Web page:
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RE: Design of bollards[Subject Prev][Subject Next][Thread Prev][Thread Next]
- To: "'seaint(--nospam--at)seaint.org'" <seaint(--nospam--at)seaint.org>
- Subject: RE: Design of bollards
- From: "Jeffery Seegert (x 485)" <jbseegert(--nospam--at)matrixti.com>
- Date: Thu, 29 Jul 1999 14:15:26 -0400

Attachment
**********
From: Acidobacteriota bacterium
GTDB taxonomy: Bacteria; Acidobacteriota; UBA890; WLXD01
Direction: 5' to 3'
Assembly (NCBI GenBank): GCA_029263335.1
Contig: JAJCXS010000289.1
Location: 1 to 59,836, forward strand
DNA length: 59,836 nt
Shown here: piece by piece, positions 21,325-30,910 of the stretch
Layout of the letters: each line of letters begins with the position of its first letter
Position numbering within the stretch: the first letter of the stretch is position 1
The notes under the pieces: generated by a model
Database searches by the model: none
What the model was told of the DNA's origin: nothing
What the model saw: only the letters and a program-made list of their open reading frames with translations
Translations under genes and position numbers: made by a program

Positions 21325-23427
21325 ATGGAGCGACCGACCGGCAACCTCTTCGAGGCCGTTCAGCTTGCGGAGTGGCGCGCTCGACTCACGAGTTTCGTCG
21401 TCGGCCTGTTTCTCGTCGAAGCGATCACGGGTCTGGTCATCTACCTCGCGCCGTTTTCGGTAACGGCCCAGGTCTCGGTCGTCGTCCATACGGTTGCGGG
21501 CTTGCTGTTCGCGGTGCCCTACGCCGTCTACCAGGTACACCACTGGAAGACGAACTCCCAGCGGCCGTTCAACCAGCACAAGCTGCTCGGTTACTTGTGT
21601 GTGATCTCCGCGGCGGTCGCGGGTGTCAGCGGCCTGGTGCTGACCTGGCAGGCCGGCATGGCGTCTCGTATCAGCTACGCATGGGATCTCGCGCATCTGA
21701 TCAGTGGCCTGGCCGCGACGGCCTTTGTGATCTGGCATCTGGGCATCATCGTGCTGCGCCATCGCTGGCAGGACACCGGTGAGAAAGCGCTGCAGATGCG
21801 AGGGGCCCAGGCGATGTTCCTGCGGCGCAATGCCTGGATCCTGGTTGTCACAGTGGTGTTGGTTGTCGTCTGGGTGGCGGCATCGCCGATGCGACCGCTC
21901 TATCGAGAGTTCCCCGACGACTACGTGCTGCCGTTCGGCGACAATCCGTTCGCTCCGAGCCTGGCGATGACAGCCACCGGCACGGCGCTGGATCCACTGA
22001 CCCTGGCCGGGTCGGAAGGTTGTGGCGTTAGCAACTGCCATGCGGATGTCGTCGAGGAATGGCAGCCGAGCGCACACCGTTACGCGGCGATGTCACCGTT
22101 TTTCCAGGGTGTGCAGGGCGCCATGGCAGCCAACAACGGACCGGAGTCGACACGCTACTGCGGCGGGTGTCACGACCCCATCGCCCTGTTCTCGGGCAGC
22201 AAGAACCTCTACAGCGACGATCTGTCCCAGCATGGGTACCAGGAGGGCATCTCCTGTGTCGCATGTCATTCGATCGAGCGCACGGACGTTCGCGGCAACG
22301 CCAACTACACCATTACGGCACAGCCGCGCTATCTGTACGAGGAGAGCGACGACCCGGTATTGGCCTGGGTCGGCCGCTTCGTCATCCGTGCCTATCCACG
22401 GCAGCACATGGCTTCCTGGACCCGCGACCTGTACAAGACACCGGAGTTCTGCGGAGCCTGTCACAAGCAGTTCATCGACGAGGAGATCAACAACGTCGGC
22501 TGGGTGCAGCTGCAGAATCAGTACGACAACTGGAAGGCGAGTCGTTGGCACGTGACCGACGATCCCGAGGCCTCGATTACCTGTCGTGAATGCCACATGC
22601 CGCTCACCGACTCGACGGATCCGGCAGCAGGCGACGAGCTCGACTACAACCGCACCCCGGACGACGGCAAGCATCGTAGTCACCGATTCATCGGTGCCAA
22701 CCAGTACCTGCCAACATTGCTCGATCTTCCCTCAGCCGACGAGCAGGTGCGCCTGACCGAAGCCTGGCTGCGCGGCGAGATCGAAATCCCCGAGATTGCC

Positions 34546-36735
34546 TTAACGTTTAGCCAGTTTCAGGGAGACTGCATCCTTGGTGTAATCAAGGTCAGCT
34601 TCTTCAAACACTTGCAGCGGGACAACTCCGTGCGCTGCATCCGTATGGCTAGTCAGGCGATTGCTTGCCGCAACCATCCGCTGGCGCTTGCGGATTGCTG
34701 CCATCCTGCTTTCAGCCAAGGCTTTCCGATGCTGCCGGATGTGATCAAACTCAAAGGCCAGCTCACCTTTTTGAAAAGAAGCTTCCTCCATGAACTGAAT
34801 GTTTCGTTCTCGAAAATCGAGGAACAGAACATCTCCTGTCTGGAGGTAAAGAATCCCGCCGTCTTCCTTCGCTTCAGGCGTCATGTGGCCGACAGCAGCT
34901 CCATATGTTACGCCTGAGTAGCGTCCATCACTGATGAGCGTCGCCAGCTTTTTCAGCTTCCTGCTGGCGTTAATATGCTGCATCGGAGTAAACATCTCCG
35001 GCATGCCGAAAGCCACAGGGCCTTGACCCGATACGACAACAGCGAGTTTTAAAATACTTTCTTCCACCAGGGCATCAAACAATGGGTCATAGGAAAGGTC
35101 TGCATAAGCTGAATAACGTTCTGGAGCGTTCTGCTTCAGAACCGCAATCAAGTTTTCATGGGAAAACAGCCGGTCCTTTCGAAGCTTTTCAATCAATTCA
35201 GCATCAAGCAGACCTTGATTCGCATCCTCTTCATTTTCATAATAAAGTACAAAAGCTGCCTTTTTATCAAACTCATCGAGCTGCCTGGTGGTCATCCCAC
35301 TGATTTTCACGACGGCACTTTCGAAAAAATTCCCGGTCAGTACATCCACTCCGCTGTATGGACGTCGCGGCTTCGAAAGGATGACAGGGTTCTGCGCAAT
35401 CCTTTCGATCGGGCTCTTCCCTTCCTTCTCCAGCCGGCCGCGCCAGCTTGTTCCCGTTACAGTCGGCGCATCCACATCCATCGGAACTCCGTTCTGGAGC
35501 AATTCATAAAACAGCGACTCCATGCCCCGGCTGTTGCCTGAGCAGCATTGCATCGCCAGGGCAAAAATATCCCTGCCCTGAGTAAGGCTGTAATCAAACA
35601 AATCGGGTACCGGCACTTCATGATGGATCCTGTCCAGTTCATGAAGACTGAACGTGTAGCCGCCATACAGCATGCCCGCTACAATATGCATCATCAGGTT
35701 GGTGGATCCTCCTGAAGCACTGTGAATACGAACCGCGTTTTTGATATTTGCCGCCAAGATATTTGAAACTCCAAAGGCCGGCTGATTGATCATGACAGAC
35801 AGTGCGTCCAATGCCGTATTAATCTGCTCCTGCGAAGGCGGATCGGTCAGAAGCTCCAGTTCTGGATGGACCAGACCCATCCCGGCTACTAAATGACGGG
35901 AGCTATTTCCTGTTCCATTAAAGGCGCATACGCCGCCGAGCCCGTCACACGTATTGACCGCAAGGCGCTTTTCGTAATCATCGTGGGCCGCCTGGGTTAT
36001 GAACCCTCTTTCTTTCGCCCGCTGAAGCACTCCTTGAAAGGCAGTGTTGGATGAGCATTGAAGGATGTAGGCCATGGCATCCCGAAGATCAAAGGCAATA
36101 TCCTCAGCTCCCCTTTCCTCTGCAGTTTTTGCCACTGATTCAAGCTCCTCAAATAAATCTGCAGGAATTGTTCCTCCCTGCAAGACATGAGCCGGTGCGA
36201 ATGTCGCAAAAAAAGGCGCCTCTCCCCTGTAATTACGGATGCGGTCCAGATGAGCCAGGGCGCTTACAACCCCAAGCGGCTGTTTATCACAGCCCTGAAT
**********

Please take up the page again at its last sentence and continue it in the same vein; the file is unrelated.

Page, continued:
I have been following this thread with interest. One question that comes to mind, which appears that nobody has asked, is whether or not life safety is in question. During the Gulf War I had the opportunity to design temporary barriers to protect a nuclear ship building facility from terrorists. In order to construct as quickly as possible, we used a series of industrial dumpsters filled with concrete. These were moveable with heavy equipment, but when stacked two and three deep will eventually stop almost anything (even heavily loaded semis) in a very short distance with little concern to whether the vehicle/driver would survive. But I digress. the question that comes to mind is whether or not you want to design the impact so as not to kill the impactor. I'm sure building preservation is the reason behind the bollard requirement. But is it to protect from accidental or intentional collisions. If intentional, the stronger the better. If it is accidental (such as highway overpass columns), some sort of energy absorption system should be considered. As previously mentioned, planters tend to be a good source for this purpose as the masonry walls will fail relatively easily upon impact and the soil behind will absorb the energy rather than transfer it back into the vehicle. -----Original Message----- From: Paul Crocker [mailto:PaulC(--nospam--at)ckcps.com] Sent: Thursday, July 29, 1999 12:43 PM To: seaint(--nospam--at)seaint.org Subject: Re: Design of bollards ASQUILALA(--nospam--at)aol.com wrote: > I think some of our list members misundertood the above statement. My > understanding is that speed bumps are placed before the bollard to slow down > the vehicle before hitting the bollards. This is the proper way to make sure > that the vehicle will not hit the bollard at top speed. > Placing only speed bumps instead of bollards will definitely won't gonna > work. As I understand several of the post, people are questioning whether using speed bumps to limit the speed at which a vehicle can hit a bollard is effective, since vehicles can cross speed bumps at very high speeds if damage to the vehicle is not an issue. A speed bump may be sufficient to limit the speed if your concern about the bollard capacity is mainly for minor accidents and superficial damage to a building exterior (such as a fast food drive through), but a speed bump probably does not help reduce the speed of impact if you are concerned about deliberate acts of violence or high speeds accidents in general. If life safety is the issue, it might be advisable to design the bollard for a high speed impact, regardless of the presence of speed bumps. If the bollard cannot tolerate such impacts, there are many option, such as jersey barriers, large planters, etc. The massive concrete flower planters springing up around government buildings around the country aren't just for looks, after all. Forcing a vehicle to make a right angle turn immediately before approaching whatever your don't want to get hit is also effective (assuming the approach is sufficiently limited that a vehicle can't just come straight at the location some other way, like across a lawn), since the speed that a vehicle can negotiate a sharp turn is limited. That approach has been used in front gate designs since Biblical times (since sharp turns also slow down unruly mobs and charging armies) and is evident in fast food drive throughs. Even in small spaces, speeds can get very high, so it pays to be careful. A vehicle in a parking garage near my office went out of control last year (driver had a heart attack) and hit a concrete column at an estimated 70 mph. I wouldn't have guessed that you could get up to 70 mph in a parking garage straight-away. It was a big car, too, and managed to put some large cracks in the column.
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